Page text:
As a gardener and a chicken keeper, I’m always trying new ways to coexist with my free ranging flock. I’ve given presentations through my local Extension Center and Master Gardener chapter on how I take advantage of the benefits of having backyard chickens (free fertilizer and pest control) and at the same time protect my gardens from their foraging frenzy!
Even though there are some plants that the flock are not that fond of, I’ve come to the conclusion that the only way to truly protect your garden from the chickens’ constant scratching, pecking, dust bathing, nibbling – is a fence. Either contain your flock in a run or put a fence around your garden. otherwise your garden will become their smorgasbord and they’ll pretty much take over the new seedlings and freshly tilled soil as their favorite spot.
To protect my vegetable garden I purchased decorative 4′ metal fence panels from my local hardware store. They were easy to install and have worked well for several years to keep the girls away from my harvest. The panels were $10 each – for a large garden this might be a little costly, but I like the look and the simplicity of the installation.
I also have a large butterfly garden that I have had much longer than I have had hens… It’s full of wildflowers and around 15 host plants of native Missouri butterflies. Host plants are the specific plants that each species of butterflies will lay their eggs on. For example a monarch butterfly will only lay eggs on milkweed and this is the only plant the monarch caterpillar will eat. The chickens are not at all interested in the established native wildflowers and shrubs in this garden, but I’ve had trouble planting young transplants or sowing seeds.
A couple of years ago I tried elevating bird netting above the seedlings, but the plants were still too small to survive the hens’ scratching when I removed the netting. Another attempt I had was to place chicken wire directly on the soil and plant young bedding plants within the wire openings. The chickens didn’t like walking on the wire, but it was hard for me to weed around the plants – and it looked a little odd. Even if I could protect the plants, the flock still made a mess of the mulched paths throughout the garden…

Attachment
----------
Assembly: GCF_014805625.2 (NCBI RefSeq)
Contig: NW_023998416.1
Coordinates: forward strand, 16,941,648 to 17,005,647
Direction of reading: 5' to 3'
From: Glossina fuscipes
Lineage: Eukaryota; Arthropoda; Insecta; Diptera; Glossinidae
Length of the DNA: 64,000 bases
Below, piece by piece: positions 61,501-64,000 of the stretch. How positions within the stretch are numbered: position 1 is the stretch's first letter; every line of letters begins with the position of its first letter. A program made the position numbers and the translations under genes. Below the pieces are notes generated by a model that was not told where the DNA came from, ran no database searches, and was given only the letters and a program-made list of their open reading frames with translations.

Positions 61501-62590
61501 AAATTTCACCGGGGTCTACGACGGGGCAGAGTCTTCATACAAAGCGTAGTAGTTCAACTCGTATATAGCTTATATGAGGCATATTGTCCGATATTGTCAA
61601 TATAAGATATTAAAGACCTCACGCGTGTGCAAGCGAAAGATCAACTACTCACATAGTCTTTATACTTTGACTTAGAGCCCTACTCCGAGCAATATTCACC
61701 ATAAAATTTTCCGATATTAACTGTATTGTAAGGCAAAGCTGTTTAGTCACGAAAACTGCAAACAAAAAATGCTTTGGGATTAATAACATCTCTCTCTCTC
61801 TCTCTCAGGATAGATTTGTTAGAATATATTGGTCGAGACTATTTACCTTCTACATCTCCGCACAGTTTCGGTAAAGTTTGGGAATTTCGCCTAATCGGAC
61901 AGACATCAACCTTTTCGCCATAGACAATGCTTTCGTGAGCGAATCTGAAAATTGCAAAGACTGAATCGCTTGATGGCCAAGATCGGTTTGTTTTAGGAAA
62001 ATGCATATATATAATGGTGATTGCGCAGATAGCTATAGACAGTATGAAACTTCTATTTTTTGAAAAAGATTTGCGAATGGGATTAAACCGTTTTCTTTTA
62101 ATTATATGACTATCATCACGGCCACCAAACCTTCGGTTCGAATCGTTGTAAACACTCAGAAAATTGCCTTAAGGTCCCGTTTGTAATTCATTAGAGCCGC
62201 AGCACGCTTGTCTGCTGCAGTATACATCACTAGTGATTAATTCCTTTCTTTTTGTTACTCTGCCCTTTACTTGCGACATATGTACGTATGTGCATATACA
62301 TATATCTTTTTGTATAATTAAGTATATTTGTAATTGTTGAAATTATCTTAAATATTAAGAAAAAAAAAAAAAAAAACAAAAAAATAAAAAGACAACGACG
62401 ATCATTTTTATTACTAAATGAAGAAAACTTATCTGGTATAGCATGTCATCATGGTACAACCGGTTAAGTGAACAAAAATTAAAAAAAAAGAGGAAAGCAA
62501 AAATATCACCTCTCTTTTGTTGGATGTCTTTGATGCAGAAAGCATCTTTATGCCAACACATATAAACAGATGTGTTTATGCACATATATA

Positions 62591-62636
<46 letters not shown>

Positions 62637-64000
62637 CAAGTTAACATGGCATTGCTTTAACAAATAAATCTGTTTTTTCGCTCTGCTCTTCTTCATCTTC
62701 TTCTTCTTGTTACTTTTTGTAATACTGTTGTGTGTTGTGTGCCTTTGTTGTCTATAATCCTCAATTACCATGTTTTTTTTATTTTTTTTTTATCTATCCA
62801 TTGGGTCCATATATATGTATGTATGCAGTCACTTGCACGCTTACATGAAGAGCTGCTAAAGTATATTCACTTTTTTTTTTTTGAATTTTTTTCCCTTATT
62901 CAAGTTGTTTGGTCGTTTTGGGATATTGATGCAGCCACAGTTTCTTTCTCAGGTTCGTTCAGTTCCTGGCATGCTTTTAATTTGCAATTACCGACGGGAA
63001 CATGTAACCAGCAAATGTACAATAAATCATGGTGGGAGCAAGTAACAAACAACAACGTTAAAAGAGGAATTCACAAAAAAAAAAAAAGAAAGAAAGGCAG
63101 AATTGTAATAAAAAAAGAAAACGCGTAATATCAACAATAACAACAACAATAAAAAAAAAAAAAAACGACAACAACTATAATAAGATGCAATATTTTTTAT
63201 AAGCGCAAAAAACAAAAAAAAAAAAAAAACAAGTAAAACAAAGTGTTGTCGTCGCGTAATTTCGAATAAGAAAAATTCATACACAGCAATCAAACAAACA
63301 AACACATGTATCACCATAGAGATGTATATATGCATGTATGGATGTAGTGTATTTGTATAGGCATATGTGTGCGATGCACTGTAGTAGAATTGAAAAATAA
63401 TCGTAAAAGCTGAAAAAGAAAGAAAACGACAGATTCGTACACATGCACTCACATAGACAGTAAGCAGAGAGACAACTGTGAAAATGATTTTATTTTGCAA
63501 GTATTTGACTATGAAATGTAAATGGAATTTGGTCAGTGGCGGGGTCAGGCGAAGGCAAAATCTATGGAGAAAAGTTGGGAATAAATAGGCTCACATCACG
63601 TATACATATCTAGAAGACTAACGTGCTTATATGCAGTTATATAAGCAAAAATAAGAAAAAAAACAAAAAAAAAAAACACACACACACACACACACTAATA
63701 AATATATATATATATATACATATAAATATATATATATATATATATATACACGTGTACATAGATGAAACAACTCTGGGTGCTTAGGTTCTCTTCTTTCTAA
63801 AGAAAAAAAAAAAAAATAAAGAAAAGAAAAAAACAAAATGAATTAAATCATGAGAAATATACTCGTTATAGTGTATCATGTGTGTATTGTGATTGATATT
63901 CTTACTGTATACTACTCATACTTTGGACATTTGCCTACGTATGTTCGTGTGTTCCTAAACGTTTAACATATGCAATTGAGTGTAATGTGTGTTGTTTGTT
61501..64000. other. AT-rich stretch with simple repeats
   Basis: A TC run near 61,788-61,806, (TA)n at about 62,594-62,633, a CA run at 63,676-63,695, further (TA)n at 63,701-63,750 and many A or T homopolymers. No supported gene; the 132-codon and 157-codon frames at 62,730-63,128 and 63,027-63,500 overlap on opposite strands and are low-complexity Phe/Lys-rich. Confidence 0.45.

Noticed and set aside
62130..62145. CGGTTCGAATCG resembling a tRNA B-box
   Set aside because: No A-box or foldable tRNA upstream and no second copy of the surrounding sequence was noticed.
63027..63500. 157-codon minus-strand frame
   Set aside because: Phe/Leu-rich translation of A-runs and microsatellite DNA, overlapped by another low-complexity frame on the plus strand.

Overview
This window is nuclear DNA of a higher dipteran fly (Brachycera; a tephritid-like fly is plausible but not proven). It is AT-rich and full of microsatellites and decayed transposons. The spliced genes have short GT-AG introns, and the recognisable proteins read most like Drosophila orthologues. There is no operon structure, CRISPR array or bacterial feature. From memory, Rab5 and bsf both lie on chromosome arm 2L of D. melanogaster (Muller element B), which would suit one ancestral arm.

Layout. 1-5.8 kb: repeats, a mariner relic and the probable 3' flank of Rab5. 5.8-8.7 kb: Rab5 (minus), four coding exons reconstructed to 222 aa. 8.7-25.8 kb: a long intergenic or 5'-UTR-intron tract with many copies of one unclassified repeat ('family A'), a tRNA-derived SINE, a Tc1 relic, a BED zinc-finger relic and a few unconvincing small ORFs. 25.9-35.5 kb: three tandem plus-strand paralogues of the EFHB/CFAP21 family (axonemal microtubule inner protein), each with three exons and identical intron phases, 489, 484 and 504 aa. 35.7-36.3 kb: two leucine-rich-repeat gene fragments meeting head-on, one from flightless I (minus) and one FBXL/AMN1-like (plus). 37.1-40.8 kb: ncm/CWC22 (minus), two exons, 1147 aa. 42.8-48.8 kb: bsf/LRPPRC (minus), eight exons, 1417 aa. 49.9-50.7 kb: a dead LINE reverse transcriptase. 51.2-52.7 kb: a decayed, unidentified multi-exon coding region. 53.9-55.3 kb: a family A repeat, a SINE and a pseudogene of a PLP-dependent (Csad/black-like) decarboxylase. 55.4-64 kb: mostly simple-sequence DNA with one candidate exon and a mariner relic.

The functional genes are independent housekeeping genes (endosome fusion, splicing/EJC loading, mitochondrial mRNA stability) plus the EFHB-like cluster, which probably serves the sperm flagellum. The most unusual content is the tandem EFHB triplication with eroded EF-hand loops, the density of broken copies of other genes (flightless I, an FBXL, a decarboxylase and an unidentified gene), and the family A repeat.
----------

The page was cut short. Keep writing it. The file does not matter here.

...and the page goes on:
This year I had a new idea – which is really an old technique used by chicken keepers for generations – a picket fence! If you have chickens, you know they are poor fliers, but they are awesome jumpers. I have a 5 foot compost bin that they love perching on. Actually – anything under 4 foot and they’ll probably find a way to jump on and over.
A picket fence, however, lacks a good perching spot and they’re leery of jumping over anything if they don’t have something to grab onto. I figured a 4 foot picket fence would be the solution to my gardening woes, but I didn’t want to invest the time or the money on installing a permanent fence around the garden. I did find bundles of cheap picket-like fencing at Lowes, but it was only 2′ high. I wasn’t convinced that this would keep the girls at bay, but it was only $25 for 15′ and I figured if it didn’t work at least I hadn’t invested a lot of money into the project. To install the fence, I pounded 2′ wooden stakes into the ground around the perimeter of the garden and then secured the fence to the stakes with screws. I ended up spending a little more than $100 to surround the garden, but that was a lot cheaper than hiring someone to install a larger fence or even doing it ourselves.